How Do They Overlap?
Fetish is heavily tied to having a psychological need for those specific objects or acts in order to experience pleasure and or orgasm, whereas kinks can add to a sexual experience but aren’t necessarily needed to achieve sexual release.
Think of it this way: All fetishes are kinks but not all kinks are fetishes. What might be a kink for one person ― you get turned on by seeing your partner in leather chaps ― could be another person’s fetish.
You may have an actual sexual proclivity for leather, as in, the leather itself turns you on. It’s kind of like a Venn diagram wherein things overlap constantly. There is a lot of gray area. The lines between fetish and kink can get blurry.
When I’m feeling submissive, for example, I absolutely love impact play. Spankings make me orgasm when done correctly, however, I don’t always want or need that kind of play to be a part of all of my sexual experiences.
If I were to have a spanking fetish, I wouldn’t be able to get off without that kind of play; I would walk away from a spanking-less encounter sexually unfulfilled. Since that’s not the case, my desire to be spanked is a kink, not a fetish.
Fetishes generally develop early in a person’s life and can be based on experiences during childhood or adolescence. It’s reinforced by desire and pleasure found in engaging in that behavior. Most fetishes develop from early life experiences and are patterns and behaviors that grow as the person develops sexually.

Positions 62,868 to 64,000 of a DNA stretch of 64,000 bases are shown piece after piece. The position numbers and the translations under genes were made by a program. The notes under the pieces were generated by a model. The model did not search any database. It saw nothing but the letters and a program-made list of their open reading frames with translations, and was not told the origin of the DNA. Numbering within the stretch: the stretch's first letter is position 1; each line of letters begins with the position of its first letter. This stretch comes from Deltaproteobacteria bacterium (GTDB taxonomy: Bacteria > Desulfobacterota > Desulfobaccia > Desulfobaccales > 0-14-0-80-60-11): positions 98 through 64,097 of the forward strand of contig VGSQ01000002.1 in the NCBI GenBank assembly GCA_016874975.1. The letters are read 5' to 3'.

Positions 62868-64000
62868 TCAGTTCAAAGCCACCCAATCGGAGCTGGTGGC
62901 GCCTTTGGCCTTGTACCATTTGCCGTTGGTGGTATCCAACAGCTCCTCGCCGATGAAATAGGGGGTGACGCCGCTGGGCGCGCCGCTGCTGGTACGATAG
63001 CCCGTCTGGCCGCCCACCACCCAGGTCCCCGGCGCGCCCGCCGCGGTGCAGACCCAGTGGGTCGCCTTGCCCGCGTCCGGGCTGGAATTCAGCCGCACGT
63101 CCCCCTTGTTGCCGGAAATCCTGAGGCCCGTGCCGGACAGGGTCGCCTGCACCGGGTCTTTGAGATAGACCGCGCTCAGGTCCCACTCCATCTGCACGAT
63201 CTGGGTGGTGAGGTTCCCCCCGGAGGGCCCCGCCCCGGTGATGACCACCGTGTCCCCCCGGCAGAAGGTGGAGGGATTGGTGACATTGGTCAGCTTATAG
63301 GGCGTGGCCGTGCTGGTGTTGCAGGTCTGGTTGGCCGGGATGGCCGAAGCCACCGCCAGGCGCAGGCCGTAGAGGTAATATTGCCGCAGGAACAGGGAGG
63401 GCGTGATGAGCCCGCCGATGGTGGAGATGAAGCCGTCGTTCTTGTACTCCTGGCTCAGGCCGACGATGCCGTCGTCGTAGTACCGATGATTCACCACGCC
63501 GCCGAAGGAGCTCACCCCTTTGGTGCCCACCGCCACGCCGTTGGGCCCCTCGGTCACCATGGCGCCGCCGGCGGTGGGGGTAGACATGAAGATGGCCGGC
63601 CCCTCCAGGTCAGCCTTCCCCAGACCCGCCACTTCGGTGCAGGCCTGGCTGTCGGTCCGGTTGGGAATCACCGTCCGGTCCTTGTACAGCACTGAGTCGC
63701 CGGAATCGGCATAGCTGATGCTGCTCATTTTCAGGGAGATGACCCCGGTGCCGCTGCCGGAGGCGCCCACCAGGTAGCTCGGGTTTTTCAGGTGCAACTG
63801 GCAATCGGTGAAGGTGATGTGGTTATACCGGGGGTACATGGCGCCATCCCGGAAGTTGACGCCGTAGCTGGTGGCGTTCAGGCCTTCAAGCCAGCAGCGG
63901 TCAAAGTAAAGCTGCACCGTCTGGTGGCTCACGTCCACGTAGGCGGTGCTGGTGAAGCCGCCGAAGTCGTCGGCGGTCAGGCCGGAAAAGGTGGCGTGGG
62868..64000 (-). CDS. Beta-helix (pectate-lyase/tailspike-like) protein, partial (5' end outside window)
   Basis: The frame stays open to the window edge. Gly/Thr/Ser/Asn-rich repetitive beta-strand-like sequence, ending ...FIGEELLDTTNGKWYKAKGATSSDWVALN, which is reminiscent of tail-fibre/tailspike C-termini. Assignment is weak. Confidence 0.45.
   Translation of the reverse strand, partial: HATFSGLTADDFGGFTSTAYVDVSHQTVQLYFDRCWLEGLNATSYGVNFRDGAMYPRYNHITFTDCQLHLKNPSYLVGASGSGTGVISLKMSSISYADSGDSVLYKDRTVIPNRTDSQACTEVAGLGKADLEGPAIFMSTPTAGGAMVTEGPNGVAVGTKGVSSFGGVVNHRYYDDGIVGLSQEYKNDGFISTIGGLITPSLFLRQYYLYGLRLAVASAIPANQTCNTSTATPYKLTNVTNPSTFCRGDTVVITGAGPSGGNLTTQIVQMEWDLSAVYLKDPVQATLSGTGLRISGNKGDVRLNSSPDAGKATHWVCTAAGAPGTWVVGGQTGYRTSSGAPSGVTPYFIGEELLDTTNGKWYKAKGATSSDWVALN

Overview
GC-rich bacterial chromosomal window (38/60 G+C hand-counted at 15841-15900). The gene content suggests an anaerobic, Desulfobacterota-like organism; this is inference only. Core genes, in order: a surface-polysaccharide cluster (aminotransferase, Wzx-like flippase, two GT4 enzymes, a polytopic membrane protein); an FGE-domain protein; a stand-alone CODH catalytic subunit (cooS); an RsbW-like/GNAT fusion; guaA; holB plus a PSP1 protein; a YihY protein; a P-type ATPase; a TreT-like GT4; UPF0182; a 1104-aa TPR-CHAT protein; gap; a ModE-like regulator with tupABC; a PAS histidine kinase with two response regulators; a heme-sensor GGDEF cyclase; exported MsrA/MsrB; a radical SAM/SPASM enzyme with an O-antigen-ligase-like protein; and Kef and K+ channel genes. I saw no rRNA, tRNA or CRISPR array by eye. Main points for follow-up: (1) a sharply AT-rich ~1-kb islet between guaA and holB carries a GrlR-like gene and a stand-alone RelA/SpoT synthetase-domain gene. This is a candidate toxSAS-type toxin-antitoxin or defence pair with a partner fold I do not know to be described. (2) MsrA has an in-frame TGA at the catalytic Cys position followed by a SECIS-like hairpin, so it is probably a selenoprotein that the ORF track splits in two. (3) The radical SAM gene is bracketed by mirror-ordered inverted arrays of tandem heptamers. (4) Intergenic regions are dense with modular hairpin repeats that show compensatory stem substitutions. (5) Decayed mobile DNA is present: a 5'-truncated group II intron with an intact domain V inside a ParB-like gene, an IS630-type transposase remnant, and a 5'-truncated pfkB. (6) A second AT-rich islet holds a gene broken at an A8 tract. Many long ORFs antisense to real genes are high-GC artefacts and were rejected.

The Bottom Line
In the sex-positive community, you’ll likely find others who understand your kink or fetish without fear of shame stemming from it. Labels are less important than understanding your own sexual proclivities and desires, and being able to talk about them openly.
Anything beyond so-called traditional or vanilla sex can be considered a kink or a fetish, and can be difficult to bring up in conversation with a potential lover. The more we talk about it throughout society as a whole, the easier it will be for future generations to say what they need, without having a stigma placed on them from the beginning.
If you’re trying to decide if what you desire is a kink or a fetish, do your research and think about how that act makes you feel. When involved in a relationship or just fun, if you absolutely require something in order to orgasm, it’s likely a fetish. When it’s something you could take or leave, it’s a kink. Regardless, if we can open our minds and work towards a more sex-positive society and world, that’s never a bad thing.
Sex is supposed to be fun, so if that means getting a little kinky in order to achieve it, then let’s go!
I Allowed My Partner to Gift Me to Another Dominant
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Demeter DeLune is a writer forged in the fires of desire. If you love reading her naughty tales of love and lust, sign up for her email list.